Lexington, KY - Chase will provide United Way of the Bluegrass with a $70,000 grant to continue the Science, Technology, Engineering and Math (STEM) Academy, a community-based extended school day program in partnership with Fayette County Public Schools and First Bracktown, Inc.
The grant, the third of a $170,000 total investment by Chase will allow the STEM Academy to continue another year and expand to younger students. The program engages African-American male middle school students in academically enriched out-of-school time activities.
“As a commercial banker and the president of Chase in Central Kentucky, I know firsthand the importance of STEM programming because I use math, science and technology every day to run my business,” says Don Hellman. “So when asked to partner with United Way Bluegrass to support the BMW (Black Males Working) programming, we knew what we had to do. Over the past two years, the JPMorgan Chase Foundation provided $100,000 to support STEM programming and I’m proud to say that we’re presenting the United Way with an additional $70,000 – totaling $170,000 towards this important effort to eliminate the very real academic deficits among our African American male middle school students.”
Built on the foundations of First Bracktown Inc.’s Black Males Working Program, the STEM Academy provides intensive afterschool, weekend and summer academic instruction and enhancement opportunities. The goal is for students to achieve academic success, transition to postsecondary opportunities and ultimately successful careers in the fields of science, technology, engineering and math (STEM).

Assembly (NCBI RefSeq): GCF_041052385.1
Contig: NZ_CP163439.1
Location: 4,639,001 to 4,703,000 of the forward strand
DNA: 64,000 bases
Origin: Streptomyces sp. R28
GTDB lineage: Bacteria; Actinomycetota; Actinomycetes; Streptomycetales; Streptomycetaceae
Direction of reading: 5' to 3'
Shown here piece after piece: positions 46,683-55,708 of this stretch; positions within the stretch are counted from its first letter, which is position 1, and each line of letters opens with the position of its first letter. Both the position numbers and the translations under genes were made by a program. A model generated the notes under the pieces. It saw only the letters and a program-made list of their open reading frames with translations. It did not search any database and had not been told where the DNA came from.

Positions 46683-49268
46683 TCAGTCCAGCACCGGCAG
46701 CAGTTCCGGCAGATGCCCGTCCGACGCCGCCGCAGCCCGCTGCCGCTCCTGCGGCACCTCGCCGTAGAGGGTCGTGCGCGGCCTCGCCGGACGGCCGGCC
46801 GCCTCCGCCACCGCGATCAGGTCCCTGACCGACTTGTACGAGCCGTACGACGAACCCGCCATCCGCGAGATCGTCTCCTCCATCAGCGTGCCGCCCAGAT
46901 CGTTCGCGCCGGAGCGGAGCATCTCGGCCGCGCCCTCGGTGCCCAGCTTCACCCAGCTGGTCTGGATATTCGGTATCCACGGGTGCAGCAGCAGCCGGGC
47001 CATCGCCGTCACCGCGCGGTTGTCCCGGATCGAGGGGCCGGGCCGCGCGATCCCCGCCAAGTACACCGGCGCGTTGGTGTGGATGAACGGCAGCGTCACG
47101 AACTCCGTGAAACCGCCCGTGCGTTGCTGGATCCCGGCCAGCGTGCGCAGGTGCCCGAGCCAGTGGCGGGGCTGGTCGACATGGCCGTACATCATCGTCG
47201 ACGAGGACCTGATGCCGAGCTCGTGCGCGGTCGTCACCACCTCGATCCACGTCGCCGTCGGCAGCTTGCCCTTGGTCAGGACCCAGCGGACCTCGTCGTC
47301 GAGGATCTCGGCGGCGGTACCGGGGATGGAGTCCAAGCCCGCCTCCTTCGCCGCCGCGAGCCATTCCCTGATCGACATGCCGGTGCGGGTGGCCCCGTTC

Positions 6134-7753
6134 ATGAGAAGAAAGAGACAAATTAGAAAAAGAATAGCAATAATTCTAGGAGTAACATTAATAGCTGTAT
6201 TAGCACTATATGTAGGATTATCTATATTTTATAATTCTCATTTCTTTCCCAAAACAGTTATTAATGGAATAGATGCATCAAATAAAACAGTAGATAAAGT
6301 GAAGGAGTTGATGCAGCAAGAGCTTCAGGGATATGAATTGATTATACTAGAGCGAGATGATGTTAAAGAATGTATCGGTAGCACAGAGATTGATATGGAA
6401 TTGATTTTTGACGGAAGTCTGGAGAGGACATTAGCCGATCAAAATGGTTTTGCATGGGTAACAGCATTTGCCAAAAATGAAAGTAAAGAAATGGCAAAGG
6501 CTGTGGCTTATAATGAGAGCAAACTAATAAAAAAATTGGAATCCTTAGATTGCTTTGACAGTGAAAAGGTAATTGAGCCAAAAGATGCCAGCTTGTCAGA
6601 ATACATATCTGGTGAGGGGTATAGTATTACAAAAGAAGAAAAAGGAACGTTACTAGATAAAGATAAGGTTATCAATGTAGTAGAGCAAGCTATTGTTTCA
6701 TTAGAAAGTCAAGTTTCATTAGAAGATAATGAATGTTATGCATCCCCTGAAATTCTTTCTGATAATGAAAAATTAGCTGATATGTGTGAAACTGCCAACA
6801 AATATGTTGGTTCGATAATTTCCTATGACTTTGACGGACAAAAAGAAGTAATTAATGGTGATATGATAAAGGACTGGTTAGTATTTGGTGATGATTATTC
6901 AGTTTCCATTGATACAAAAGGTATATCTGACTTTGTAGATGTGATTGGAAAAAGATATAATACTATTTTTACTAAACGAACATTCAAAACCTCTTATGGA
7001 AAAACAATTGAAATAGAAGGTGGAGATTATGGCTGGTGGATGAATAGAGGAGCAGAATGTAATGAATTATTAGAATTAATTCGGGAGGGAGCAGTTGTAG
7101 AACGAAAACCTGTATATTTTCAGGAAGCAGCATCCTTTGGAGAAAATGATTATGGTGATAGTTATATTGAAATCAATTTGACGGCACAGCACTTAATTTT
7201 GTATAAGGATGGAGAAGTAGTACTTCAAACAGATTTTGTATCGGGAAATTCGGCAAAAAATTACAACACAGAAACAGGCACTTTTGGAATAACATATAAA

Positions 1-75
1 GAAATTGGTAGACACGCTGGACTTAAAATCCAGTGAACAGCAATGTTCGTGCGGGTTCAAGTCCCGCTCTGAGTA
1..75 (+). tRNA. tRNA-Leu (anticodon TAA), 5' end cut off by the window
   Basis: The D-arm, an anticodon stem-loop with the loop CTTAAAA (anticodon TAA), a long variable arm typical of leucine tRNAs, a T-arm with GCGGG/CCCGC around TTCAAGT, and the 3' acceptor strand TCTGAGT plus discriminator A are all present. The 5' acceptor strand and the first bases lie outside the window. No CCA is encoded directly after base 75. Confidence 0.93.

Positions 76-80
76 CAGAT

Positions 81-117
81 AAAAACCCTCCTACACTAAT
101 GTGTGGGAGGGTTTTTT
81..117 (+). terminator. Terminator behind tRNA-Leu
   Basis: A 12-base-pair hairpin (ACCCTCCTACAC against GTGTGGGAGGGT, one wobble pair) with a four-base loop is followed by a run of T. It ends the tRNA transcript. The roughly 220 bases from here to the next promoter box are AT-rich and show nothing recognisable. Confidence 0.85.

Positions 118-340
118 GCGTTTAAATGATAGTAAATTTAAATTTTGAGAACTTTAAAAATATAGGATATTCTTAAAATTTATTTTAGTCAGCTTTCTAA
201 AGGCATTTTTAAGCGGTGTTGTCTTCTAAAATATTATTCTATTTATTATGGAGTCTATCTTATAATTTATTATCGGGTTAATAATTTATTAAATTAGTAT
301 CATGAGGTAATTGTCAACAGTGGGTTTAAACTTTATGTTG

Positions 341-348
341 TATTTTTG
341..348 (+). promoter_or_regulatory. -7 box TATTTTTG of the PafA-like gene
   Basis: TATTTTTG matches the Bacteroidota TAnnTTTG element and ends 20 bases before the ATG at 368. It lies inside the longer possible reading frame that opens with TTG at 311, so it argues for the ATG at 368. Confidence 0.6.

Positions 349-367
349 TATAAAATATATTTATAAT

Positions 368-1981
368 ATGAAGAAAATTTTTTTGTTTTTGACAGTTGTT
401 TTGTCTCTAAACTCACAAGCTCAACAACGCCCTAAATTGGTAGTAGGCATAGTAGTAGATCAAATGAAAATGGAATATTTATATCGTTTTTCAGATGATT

The latest Chase investment will support the expansion of the program to include Pre-BMW (second and third grade) and Junior BMW (fourth and fifth grade) programming. The inclusion of these two new programs would help eliminate academic deficits in sixth graders entering the BMW-STEM program. The goal is to have incoming sixth graders in the BMW-STEM program enter with similar levels of knowledge and ability in order to increase their chances of academic success.
Specifically, The Academy partnership proposes to add the Pre-BMW and Junior BMW programs, while maintaining its current programming serving middle to high school students at Bracktown. The expansion into the younger grades will act as a ‘feeder’ into the middle/high school program at Bracktown. The work on academics during the Pre and Junior programs will mean increased success for participants as they enter middle and high school.
The critical expansion into the younger grades will take place at two other churches in Lexington. Shiloh Baptist church has agreed to host the Pre-BMW programming and Consolidated Baptist church will support the Junior BMW program. Both churches have agreed to support the program efforts, and coordinators for both sites have been identified.